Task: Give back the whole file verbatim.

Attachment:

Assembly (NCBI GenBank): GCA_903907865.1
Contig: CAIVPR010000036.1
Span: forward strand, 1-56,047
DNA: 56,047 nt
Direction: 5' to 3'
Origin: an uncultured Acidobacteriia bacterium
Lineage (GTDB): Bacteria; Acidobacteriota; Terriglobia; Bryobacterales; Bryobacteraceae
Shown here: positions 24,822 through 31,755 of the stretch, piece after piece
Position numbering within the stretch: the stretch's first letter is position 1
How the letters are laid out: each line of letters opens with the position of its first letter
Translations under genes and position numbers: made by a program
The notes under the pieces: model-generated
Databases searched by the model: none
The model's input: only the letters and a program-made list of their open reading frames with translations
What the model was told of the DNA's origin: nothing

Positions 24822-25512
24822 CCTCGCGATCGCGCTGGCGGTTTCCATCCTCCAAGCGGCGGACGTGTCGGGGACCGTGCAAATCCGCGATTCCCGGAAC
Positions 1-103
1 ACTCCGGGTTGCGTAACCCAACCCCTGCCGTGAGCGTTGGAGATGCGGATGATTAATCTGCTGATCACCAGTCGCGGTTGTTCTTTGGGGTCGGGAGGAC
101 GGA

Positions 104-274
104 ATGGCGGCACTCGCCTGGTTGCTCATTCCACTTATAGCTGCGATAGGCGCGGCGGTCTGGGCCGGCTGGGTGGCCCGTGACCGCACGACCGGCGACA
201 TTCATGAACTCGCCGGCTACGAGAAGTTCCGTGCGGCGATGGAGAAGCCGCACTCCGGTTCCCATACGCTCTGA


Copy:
Assembly (NCBI GenBank): GCA_903907865.1
Contig: CAIVPR010000036.1
Span: forward strand, 1-56,047
DNA: 56,047 nt
Direction: 5' to 3'
Origin: an uncultured Acidobacteriia bacterium
Lineage (GTDB): Bacteria; Acidobacteriota; Terriglobia; Bryobacterales; Bryobacteraceae
Shown here: positions 24,822 through 31,755 of the stretch, piece after piece
Position numbering within the stretch: the stretch's first letter is position 1
How the letters are laid out: each line of letters opens with the position of its first letter
Translations under genes and position numbers: made by a program
The notes under the pieces: model-generated
Databases searched by the model: none
The model's input: only the letters and a program-made list of their open reading frames with translations
What the model was told of the DNA's origin: nothing

Positions 24822-25512
24822 CCTCGCGATCGCGCTGGCGGTTTCCATCCTCCAAGCGGCGGACGTGTCGGGGACCGTGCAAATCCGCGATTCCCGGAAC
Positions 1-103
1 ACTCCGGGTTGCGTAACCCAACCCCTGCCGTGAGCGTTGGAGATGCGGATGATTAATCTGCTGATCACCAGTCGCGGTTGTTCTTTGGGGTCGGGAGGAC
101 GGA

Positions 104-274
104 ATGGCGGCACTCGCCTGGTTGCTCATTCCACTTATAGCTGCGATAGGCGCGGCGGTCTGGGCCGGCTGGGTGGCCCGTGACCGCACGACCGGCGACA
201 TTCATGAACTCGCCGGCTACGAGAAGTTCCGTGCGGCGATGGAGAAGCCGCACTCCGGTTCCCATACGCTCTGA